First assume we're in a finite relational language. Then a property of $n$-tuples, $P$, is definable by a quantifier-free formula $\varphi(x_1,\dots,x_n)$ if and only if whether $P$ holds of a tuple $\overline{a}$ from a structure $M$ only depends on the induced substructure $A = \{a_1,\dots,a_n\}$. That is, whenever $\overline{b}$ is another tuple from a structure $N$, such that the map $a_i\mapsto b_i$ is an isomorphism $A\cong B = \{b_1,\dots,b_n\}$, then $P$ holds of $\overline{a}$ if and only if it holds of $\overline{b}$.

Why? Well, if $P$ is definable by $\varphi(\overline{x})$ quantifier-free, then $$M\models \varphi(\overline{a})\iff A\models \varphi(\overline{a}) \iff B\models \varphi(\overline{b}) \iff N\models \varphi(\overline{b}).$$ And conversely, since we're in a finite relational language, there are only finitely many atomic formulas in the variables $x_1,\dots,x_n$ (each available relation, applied to each available tuple of variables of the appropriate length). So for each possible assignment of "true" and "false" to all the atomic formulas (e.g. $R(x,y)$ is true, $R(x,x)$ is false, etc.), we get a "complete formula": the conjunction of all the atomics, either negated or not (e.g. $R(x,y)\land \lnot R(x,x)\land \dots$). This complete formula describes the isomorphism type of a tuple of elements. So $P$ is definable by a disjunction of complete formulas: the ones describing the isomorphism types of the tuples satisfying $P$.

Incidentally, this shows that any quantifier-free formula is equivalent to a disjunction of complete formulas.

If we're in an infinite language or one with function symbols, things get a little more complicated. Note that any quantifier-free formula $\varphi(\overline{x})$ only mentions finitely many of the symbols in the language (i.e. it's a formula in the finite sublanguage $F$), and there is a finite bound $n$ on the complexity of the terms appearing (i.e. $n$ is the number of times you need to apply function symbols when building up the terms in $\varphi(\overline{x})$). When we restrict ourselves to this finite sublanguage and this term complexity, we find that there are only finitely many terms, and hence only finitely many atomic formulas (each available relation, applied to each available tuple of terms of the appropriate length), so we can play the same game as above and get "complete formulas" for $F$ and $n$.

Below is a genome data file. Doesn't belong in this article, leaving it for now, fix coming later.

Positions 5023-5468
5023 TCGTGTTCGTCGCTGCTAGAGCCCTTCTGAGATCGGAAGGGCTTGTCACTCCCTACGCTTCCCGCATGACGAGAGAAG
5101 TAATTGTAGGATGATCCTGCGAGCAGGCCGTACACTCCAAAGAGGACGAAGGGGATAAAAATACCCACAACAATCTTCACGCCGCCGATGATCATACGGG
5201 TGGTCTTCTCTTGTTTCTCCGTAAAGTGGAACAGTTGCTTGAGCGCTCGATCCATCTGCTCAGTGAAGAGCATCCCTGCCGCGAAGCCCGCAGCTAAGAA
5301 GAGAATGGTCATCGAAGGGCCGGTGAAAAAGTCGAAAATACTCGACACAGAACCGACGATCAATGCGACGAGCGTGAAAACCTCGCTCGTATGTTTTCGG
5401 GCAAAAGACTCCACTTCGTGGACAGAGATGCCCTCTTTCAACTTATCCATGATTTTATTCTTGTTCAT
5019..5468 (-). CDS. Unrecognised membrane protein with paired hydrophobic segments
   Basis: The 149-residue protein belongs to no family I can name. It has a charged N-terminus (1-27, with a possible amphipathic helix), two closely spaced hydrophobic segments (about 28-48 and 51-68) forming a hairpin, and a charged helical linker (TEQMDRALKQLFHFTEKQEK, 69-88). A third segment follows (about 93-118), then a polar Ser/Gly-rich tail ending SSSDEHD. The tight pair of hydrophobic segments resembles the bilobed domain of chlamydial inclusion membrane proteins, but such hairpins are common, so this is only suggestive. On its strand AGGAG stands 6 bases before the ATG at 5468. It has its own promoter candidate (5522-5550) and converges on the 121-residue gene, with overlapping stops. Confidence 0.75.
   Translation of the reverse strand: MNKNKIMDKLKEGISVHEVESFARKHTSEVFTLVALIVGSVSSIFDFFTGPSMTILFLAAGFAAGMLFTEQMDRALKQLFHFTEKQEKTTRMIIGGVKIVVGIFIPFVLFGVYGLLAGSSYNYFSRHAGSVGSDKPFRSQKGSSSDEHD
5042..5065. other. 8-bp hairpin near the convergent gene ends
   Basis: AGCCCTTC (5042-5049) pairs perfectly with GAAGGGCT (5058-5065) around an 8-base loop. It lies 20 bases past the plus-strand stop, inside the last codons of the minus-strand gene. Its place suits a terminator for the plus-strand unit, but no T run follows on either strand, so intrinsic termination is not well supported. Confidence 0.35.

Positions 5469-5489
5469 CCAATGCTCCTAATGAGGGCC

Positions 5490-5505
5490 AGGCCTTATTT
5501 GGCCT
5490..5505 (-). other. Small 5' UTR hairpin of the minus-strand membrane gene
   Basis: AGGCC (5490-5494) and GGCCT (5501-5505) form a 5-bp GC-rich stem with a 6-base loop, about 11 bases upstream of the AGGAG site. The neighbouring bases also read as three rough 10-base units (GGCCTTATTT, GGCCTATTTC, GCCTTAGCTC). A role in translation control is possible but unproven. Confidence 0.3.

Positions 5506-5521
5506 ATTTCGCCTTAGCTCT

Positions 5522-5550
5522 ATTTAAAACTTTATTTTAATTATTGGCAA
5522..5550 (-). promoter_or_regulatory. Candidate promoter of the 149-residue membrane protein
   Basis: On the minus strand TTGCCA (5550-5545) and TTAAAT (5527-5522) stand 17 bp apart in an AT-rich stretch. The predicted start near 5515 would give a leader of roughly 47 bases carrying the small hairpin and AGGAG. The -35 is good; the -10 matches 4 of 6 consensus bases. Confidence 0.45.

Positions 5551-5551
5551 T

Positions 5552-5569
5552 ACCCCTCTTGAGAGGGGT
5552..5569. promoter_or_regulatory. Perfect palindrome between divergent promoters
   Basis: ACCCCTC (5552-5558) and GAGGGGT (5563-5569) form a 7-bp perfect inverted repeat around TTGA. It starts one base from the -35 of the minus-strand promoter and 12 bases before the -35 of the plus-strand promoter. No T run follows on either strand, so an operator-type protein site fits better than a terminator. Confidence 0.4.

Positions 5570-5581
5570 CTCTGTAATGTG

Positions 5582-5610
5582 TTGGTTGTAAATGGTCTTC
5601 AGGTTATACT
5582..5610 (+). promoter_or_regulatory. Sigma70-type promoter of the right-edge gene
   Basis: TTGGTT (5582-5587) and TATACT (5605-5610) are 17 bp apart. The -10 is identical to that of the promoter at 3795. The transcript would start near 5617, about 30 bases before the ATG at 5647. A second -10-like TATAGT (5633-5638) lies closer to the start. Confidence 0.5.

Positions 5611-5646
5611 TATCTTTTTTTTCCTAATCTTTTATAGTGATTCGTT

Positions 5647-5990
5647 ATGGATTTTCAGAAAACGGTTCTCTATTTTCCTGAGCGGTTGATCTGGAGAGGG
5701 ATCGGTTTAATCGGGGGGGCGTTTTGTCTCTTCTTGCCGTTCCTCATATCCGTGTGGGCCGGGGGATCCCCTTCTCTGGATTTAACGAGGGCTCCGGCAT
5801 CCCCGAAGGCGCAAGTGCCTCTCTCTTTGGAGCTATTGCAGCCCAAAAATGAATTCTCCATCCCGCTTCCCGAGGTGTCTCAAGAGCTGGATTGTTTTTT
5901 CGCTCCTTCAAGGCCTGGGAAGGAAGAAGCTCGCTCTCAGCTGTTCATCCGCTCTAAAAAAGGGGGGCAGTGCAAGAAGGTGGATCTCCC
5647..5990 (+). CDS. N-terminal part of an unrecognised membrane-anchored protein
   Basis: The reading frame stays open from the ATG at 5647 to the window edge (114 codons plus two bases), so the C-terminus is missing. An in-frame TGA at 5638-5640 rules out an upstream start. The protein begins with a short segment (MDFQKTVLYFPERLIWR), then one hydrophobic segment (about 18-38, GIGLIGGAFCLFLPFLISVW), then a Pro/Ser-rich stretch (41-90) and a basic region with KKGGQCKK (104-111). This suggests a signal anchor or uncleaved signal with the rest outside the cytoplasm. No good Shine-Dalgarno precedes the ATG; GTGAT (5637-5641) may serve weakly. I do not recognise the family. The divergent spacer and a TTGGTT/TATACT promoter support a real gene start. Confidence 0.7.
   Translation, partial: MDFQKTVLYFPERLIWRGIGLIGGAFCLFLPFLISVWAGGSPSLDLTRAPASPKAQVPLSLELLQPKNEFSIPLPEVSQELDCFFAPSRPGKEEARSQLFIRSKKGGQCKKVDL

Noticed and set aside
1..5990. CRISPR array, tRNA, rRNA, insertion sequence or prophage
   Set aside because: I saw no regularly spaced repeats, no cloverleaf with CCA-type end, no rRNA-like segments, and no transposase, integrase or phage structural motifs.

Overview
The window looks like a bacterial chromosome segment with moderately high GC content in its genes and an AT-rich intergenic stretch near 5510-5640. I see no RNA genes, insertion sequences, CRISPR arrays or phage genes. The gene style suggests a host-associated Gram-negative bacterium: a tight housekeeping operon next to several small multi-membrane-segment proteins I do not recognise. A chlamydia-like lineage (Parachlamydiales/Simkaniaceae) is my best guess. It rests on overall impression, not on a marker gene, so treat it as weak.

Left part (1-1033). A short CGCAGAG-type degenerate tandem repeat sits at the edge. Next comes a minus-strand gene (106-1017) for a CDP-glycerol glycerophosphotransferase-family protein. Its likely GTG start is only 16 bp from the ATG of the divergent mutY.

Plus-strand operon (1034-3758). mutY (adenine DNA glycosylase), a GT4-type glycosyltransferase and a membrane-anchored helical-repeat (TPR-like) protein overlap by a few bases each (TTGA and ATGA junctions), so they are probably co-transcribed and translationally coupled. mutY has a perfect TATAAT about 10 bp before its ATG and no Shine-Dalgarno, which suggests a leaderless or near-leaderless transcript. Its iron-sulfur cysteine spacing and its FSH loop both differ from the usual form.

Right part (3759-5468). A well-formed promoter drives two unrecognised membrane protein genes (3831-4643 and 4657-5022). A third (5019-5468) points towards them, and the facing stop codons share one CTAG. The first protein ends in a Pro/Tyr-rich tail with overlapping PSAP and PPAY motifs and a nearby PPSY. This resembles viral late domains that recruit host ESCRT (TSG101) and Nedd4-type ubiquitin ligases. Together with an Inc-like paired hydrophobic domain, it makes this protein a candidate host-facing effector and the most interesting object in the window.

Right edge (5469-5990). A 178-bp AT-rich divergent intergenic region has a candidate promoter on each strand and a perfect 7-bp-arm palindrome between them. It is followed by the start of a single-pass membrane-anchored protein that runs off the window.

Now applying the same argument as above, we get the following slightly awkward condition:

  • For any finite sublanguage $F$ and complexity bound $n$, given a tuple $\overline{a}$ from a structure $M$, we can look at the partial substructure $\langle \overline{a}\rangle_{F,n}$ generated by $\overline{a}$, which is the set of all elements in $M$ obtained from $\overline{a}$ and the constants in $F$ by the application of at most $n$ functions from $F$. This is the partial substructure of $M$ generated by $\overline{a}$, constrained by $F$ and $n$.

  • A property of $n$-tuples, $P$, is definable by a quantifier-free formula $\varphi(x_1,\dots,x_n)$ if and only if there is a finite sublanguage $F$ and a complexity bound $n$ such that whenever $\overline{a}$ and $\overline{b}$ are tuples from structures $M$ and $N$, and the map $\langle \overline{a}\rangle_{F,n}\to \langle \overline{b}\rangle_{F,n}$ induced by the map $a_i\mapsto b_i$ is a partial isomorphism, then $\overline{a}$ satisfies $P$ if and only if $\overline{b}$ satisfies $P$.

You could gloss this by saying that $P$ is definable by a quantifier-free formula if and only if whether $P$ holds of $\overline{a}$ just depends on the relations between the elements "close to $\overline{a}$": the ones which you can obtain from $\overline{a}$ by applying a finite set of function symbols a bounded number of times.